With everyone going long on Nudge, perhaps it is time to consider the short position. A little due diligence is a good thing, isn’t it? Begin with a fair recap on Nudge.
Nudge claims (web, blog, and book) that a persuasion play called “choice architecture” will have large, observable, and practical effects in public policy. Through selection and sequencing of choice options, people can be nudged to make the wise move. Smart people acclaim this claim and, stop me if you’ve heard this before, note it flows from Nobel-prize winning research. Nudge is the intellectual’s tool of choice: bright, nuanced, effective. Please, do your own search on Nudge to verify its value, reputation, and impact.
But, Nudge will not work. Consider then select from the following choice options.
1. If Nudge works, why tell anyone? Nudge is proposed as one powerful persuasion play that could change elections, marketplaces, gee whiz, Life As We Know It. If it’s that good, you don’t need to talk about it. Just Do It and get what you want . . . if it really works. Yet, Nudgers are talking about it and not doing it.
2. Nudge does not produce large, observable, and practical effects. While Nudges can produce real effects in the real world, these will be, at best, small. In other words, you’ll need a statistician to find or invent them. My reading of this research literature and my practical experience as a Federal government administrator in both the Clinton and Bush administrations would view the Nudge effects as small. This is not a quantitative quibble between gearhead bean counters, but a Big Deal because of my next point.
3. The Federal Government eats small effects for appetizers. As anyone who’s worked in the Executive Branch knows, one GS-5 in the action path can unintentionally kill a small effect and no one will know it. A year after Nudging, the Nudge Czar will ask to see a report. The Czar will then find several disconcerting typos and grammatical errors, omissions and revisions that inexplicably penetrated those deeply nuanced Nudges, rendering them inert, incoherent, or, more likely, counter-poised to produce the wrong choice. And no one will know how this happened. That’s just what the Fed does with anything involving nuance – with nuance being another way of saying “small effects.”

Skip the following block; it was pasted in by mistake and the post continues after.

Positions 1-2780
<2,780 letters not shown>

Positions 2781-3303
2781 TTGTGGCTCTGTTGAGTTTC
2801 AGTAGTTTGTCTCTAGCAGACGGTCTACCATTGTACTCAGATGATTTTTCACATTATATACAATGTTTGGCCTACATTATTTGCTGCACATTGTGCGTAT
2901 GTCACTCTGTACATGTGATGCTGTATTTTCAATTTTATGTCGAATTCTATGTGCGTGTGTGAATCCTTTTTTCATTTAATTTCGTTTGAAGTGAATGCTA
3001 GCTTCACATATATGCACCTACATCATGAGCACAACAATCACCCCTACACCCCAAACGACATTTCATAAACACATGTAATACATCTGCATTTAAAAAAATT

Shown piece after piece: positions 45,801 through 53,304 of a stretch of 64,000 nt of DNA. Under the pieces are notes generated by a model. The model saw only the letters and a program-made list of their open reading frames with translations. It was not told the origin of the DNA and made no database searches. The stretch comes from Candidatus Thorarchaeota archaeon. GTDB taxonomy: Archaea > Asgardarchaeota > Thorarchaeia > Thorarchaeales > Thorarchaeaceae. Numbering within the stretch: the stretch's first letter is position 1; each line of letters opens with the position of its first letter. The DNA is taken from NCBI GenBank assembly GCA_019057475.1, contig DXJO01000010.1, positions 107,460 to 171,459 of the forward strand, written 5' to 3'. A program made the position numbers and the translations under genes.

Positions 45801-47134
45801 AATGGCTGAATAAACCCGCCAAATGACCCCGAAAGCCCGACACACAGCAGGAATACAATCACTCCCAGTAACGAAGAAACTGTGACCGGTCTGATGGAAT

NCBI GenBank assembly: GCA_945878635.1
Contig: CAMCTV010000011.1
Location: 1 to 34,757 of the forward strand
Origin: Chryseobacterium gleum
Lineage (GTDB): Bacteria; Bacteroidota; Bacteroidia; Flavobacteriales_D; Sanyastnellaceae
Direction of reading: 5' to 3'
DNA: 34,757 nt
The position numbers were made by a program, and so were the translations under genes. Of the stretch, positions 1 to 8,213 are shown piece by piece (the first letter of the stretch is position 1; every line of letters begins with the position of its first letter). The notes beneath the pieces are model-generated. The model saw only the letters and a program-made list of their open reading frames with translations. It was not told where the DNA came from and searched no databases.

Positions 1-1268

4. Nudge is not new. While the Cool Table is pulling up a chair for Nudge as the New New Thing, it is not. Since the 1970s a dazzling and diverse array of researchers have explored the “dual process” models of cognition, of which Nudge is neither the newest or oldest, best or worst. Nudge and “choice architecture” can be classified as a persuasion cue that operates with low WATT processors ambling along the peripheral route. Thus, fundamental ideas of Nudge are well known, widespread, and most importantly, already available in the marketplace of ideas, markets, and government. Nudge thus operates at a discount.